[Tutor] What are these things urandom() returns?
rdm at rcblue.com
Tue Oct 10 22:15:38 CEST 2006
At 12:51 PM 10/10/2006, Tim Peters wrote:
>>I'm thinking that just for the hell of it I could use urandom() as a
>>source of random decimal digits.
>You could, yes.
>>Or in a coin tossing program. Here's a list of 7817 '1's and 0's
>>generated by urandom():
>Note that the length of the list will vary from run to run. Since you
>grab a million bytes, and there's a 1 in 128 chance of gettiing a 0 or
>1 byte, if you run this code many times the /average/ length of the
>final list will be about 1000000./128 = 7812.5.
Yes, I saw that, thanks to Kent's earlier explanation.
>> >>> from os import urandom
>> >>> lst = list(urandom(1000000))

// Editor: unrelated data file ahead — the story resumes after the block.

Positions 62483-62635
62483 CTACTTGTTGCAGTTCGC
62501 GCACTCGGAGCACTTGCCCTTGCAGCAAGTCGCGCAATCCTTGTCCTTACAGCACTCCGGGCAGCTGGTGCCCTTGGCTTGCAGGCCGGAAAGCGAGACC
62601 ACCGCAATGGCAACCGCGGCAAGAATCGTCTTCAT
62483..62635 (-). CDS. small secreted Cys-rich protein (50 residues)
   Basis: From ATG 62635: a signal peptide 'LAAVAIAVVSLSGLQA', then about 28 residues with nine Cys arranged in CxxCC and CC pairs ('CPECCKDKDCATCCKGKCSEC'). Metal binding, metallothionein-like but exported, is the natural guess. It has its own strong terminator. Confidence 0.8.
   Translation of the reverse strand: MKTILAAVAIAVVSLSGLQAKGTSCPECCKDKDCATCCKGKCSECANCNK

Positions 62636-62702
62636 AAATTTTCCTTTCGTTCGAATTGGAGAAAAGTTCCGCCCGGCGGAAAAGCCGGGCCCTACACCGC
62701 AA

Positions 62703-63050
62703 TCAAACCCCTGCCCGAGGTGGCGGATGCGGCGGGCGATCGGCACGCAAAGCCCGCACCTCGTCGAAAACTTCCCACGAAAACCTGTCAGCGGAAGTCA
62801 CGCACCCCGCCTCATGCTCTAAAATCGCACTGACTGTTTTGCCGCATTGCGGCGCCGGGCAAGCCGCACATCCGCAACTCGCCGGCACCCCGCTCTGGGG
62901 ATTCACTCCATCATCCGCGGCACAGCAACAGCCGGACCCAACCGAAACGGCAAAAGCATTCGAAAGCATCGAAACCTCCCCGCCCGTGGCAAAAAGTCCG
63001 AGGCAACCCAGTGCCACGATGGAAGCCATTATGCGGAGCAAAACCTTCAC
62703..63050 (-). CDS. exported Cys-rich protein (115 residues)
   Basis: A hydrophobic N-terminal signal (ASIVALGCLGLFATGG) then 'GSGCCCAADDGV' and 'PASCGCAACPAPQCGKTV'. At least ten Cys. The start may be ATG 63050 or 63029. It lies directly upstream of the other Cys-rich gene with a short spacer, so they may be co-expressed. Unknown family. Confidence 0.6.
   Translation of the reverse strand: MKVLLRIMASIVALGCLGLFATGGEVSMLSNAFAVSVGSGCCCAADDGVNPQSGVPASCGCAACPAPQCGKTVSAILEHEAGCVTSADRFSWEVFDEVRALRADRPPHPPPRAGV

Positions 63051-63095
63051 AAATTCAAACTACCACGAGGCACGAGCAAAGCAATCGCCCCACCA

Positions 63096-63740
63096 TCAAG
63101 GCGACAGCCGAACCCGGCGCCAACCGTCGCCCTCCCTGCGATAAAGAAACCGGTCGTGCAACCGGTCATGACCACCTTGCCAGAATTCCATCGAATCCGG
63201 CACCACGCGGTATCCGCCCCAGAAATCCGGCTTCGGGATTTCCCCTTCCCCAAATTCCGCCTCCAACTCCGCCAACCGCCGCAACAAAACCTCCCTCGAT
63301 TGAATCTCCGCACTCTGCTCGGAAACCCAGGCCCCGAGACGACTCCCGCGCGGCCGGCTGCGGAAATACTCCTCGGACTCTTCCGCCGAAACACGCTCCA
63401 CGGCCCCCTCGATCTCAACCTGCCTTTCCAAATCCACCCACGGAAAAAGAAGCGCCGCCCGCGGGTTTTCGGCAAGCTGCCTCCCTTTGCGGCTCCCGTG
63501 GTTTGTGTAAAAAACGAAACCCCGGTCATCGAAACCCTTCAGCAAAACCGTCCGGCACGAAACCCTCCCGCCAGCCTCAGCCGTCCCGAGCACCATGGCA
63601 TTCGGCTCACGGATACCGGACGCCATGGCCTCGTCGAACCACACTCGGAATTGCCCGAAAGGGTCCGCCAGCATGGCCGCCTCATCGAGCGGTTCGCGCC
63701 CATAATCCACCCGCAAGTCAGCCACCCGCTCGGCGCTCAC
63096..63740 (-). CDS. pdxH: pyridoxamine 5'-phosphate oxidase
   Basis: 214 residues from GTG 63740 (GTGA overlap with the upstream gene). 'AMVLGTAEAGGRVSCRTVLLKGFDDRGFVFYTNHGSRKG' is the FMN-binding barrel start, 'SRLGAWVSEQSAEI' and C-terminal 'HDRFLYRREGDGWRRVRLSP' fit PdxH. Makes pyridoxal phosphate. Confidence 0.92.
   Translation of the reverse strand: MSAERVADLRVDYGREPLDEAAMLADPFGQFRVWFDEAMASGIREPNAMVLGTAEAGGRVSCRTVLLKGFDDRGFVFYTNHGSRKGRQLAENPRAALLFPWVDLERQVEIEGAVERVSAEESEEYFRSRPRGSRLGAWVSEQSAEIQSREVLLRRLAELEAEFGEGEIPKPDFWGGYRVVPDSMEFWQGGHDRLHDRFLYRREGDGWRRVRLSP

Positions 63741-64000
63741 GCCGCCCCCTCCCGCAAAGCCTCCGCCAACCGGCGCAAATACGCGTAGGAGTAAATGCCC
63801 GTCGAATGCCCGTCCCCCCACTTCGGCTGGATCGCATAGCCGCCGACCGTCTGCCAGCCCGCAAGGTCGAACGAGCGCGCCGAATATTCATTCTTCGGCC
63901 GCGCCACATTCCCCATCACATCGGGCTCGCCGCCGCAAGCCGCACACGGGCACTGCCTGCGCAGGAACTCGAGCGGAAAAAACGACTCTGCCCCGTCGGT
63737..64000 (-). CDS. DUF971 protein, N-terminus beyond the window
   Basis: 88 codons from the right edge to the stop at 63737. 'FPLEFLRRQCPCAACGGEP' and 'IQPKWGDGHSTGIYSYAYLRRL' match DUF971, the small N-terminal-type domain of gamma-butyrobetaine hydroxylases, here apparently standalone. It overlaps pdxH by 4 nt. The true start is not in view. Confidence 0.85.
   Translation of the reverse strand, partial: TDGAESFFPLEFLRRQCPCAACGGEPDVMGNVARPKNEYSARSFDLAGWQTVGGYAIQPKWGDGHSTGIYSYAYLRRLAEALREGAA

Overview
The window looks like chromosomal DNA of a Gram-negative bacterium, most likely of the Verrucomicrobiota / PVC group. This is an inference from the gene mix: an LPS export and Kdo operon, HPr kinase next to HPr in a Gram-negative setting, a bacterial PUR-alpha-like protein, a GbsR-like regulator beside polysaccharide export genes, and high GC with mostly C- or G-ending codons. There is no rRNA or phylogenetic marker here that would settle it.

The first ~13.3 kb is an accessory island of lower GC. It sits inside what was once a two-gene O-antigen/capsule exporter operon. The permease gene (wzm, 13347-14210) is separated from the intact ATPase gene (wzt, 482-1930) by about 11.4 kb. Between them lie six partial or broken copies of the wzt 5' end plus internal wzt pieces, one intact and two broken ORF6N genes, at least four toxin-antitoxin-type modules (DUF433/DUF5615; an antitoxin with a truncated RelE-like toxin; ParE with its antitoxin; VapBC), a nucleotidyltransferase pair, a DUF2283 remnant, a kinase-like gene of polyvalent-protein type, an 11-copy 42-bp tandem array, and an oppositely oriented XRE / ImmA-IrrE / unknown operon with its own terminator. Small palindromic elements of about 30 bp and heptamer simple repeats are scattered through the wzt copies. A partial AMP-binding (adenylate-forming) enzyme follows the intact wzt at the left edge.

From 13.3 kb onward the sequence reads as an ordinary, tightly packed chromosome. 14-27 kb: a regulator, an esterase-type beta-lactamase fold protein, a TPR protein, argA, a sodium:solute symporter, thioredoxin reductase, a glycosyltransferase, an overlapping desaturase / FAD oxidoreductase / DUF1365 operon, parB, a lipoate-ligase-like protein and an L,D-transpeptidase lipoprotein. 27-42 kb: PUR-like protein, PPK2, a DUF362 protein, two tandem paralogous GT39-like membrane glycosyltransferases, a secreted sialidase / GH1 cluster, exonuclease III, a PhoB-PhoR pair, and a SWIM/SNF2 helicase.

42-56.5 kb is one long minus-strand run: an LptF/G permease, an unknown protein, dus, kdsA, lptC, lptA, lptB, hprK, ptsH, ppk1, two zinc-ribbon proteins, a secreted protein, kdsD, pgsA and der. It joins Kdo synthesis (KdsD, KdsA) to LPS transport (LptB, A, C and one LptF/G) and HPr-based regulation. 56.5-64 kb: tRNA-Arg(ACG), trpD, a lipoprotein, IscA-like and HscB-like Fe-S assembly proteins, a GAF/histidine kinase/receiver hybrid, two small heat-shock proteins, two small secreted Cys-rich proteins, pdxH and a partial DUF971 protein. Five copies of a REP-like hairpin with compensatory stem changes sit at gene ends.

>> >>> tosses = [y for y in lst if y in '01']
>> >>> len(tosses)
>>Would this be a better random source than choice([0,1]), which uses random()?
>"Better" as measured against what criteria?
I meant would it be closer to true randomness than random(), even if
> It's very much slower
>than using choice([0, 1]) (or choice("01"), or randrange(2), or ...),
>and can't (even in theory) be reproduced by setting a seed.
That's fine. Why would one want to?
>The only reason to use urandom() is if you /need/
>cryptographic-strength randomness. For any meaning of "better" other
>than "cryptographically strong", no, urandom() isn't better. If
>cryptographic strength is what you need, then urandom is not only
>better, there's no choice about it -- as the docs for random() say,
>the Mersenne Twister "completely unsuitable for cryptographic
No /need/, here. Just curiosity. I had enough of crypto in the Navy.
>Note that the random.SystemRandom class (see the docs) supplies the
>full range of convenience methods (like choice() and randrange()), but
>using urandom() as the base generator instead of the Mersenne Twister.
Great! I'll check them out.
Thanks very much, Tim.
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